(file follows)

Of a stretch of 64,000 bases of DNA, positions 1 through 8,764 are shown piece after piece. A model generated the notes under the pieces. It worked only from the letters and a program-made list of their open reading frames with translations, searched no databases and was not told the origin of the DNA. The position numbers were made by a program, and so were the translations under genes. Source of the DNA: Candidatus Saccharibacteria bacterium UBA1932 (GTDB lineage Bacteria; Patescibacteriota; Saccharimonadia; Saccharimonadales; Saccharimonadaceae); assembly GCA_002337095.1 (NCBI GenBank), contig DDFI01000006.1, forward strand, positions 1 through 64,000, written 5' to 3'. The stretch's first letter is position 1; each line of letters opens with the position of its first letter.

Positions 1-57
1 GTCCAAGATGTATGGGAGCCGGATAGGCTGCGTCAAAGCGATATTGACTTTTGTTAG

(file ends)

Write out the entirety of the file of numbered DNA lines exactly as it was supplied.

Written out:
Of a stretch of 64,000 bases of DNA, positions 1 through 8,764 are shown piece after piece. A model generated the notes under the pieces. It worked only from the letters and a program-made list of their open reading frames with translations, searched no databases and was not told the origin of the DNA. The position numbers were made by a program, and so were the translations under genes. Source of the DNA: Candidatus Saccharibacteria bacterium UBA1932 (GTDB lineage Bacteria; Patescibacteriota; Saccharimonadia; Saccharimonadales; Saccharimonadaceae); assembly GCA_002337095.1 (NCBI GenBank), contig DDFI01000006.1, forward strand, positions 1 through 64,000, written 5' to 3'. The stretch's first letter is position 1; each line of letters opens with the position of its first letter.

Positions 1-57
1 GTCCAAGATGTATGGGAGCCGGATAGGCTGCGTCAAAGCGATATTGACTTTTGTTAG